# Outline for May 7, 1997

1. Greetings and Felicitations
2. HRU result and proof
1. General result (HRU Theorem): Whether a given state of a given protection system is safe for a given generic right is undecidable
2. Proof approach: reduce halting problem to safety problem
3. Proof: T is an arbitrary Turing machine; encode T's state as an ACM and the head moves as commands of the protection system
T in state q has scanned k cells; cells k+1, ... are blank. Represent q as an ACM with k subjects and objects meeting the following:
1. If cell s of tape contains symbol X, then A[s, s] contains the right X
2. A[s, s+1] contains the right Own; this induces an ordering on the subjects according to the symbols on the tape; note Own is above main diagonal
3. A[k, k] contains the right End (signalling the farthest right the head has moved)
4. If tape head at cell s, A[s, s] contains the right q
Initially, q0 is an ACM with one subject and one object corresponding to the first tape cell.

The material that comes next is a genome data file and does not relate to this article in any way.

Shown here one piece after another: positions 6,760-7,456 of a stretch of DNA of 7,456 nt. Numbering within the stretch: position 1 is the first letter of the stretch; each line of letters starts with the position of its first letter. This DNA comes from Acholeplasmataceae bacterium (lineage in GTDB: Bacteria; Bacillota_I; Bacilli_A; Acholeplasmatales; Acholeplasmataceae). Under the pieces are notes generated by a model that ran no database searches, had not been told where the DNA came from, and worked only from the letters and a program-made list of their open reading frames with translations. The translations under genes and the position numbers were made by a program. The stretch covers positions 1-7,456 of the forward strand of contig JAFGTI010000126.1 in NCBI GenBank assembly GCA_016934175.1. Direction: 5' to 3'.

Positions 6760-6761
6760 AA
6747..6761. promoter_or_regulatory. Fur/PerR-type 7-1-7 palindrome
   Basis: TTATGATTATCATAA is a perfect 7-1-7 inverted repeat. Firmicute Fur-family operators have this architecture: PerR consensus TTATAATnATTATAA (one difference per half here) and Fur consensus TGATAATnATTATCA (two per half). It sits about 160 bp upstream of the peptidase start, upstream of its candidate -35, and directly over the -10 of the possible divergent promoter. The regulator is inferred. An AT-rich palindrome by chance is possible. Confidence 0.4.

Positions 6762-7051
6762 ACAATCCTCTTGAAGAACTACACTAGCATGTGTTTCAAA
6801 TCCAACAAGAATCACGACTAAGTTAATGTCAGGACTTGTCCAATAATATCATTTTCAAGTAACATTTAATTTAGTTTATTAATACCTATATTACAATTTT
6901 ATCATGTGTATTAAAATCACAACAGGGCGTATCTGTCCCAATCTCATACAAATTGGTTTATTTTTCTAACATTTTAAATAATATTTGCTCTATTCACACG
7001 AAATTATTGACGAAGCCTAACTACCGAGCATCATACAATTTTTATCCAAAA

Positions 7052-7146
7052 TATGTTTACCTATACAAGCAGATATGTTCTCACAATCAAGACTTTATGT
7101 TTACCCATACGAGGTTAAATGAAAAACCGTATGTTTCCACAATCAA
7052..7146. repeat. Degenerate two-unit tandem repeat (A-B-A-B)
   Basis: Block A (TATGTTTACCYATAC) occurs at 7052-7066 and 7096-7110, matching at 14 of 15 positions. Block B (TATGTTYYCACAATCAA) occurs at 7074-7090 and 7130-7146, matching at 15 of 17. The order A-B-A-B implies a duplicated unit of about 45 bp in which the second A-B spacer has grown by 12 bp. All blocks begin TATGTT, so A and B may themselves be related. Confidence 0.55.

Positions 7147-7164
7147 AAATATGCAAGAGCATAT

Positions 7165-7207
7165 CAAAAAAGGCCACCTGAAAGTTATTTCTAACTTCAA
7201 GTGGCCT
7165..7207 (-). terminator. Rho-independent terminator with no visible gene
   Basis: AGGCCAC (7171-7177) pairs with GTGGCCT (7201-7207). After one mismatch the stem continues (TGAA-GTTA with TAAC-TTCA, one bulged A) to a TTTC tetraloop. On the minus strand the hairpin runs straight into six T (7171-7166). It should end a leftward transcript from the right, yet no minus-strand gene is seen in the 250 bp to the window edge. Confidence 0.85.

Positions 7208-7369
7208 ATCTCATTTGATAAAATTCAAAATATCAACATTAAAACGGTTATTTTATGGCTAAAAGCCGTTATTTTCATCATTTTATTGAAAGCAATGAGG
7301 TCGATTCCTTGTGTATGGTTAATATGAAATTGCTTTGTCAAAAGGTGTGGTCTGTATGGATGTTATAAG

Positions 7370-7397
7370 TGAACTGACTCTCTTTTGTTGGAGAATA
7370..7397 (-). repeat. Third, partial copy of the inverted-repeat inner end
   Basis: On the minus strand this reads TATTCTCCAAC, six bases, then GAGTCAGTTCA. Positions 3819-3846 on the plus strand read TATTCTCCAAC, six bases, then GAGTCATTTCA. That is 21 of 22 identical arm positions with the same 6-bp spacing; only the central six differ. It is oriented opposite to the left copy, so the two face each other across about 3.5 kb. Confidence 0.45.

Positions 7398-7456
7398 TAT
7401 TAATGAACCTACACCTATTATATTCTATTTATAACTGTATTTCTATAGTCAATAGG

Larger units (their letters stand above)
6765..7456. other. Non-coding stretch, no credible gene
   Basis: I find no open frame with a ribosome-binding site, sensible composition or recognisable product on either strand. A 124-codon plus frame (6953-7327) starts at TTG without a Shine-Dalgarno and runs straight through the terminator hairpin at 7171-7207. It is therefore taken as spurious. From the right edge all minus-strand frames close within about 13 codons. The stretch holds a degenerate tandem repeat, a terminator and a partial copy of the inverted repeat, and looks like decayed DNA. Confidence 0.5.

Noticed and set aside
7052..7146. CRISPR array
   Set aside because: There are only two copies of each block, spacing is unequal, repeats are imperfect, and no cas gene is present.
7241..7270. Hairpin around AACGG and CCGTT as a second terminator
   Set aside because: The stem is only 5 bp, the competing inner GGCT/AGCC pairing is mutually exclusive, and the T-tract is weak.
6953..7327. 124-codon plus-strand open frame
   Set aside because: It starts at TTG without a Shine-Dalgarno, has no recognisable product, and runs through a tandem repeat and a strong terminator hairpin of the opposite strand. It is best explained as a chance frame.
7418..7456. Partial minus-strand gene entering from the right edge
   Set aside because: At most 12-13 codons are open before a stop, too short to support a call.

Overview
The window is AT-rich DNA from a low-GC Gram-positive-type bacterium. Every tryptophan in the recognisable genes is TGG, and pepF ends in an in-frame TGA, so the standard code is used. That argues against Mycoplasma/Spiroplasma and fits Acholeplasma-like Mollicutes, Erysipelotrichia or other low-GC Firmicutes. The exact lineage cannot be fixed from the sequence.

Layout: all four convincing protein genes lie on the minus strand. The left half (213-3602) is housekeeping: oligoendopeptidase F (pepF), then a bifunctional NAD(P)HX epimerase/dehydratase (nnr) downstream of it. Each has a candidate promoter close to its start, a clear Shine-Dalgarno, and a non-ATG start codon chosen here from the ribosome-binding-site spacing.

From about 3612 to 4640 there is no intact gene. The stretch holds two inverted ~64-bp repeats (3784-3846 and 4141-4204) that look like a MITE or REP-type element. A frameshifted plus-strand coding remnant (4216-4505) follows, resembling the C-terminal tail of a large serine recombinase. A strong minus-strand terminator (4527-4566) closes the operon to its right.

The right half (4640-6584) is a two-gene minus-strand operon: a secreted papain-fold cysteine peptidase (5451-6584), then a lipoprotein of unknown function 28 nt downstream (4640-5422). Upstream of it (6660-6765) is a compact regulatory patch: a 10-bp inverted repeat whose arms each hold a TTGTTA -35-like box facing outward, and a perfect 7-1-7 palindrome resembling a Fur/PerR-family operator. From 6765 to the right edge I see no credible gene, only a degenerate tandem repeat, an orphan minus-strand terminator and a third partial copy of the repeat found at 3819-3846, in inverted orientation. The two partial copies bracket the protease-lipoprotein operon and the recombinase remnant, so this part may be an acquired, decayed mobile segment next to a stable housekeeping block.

Move: d(q, X) = (p, Y, L) means in state q and head scanning symbol X, changes state to p, overwrites X with Y, and moves head left (R would be right). Moves represented as commands; example: above move is:
command cqX(s, s')
if Own in A[s, s'] and
q in A[s', s'] and
X in A[s', s']
then
delete q from A[s', s']
delete X from A[s', s']
enter Y into A[s', s']
enter p into A[s', s']
end.
where s' is current position of tape head and s is square to left. A move to the right has to handle the End case; 2 different commands, appropriately conditioned
Now, if T reaches its final state qf, then right qf leaked into some position of ACM; equivalently, if T halts, the right qf is leaked. So if the safety question is decideable, so is the halting problem, which is false; so the safety problem is undecidable.
3. Take-Grant: rules, initial and terminal spans, bidirectionality of t and g given subject-only graph

Notes by Michael Clifford: [Text]
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Department of Computer Science
University of California at Davis
Davis, CA 95616-8562

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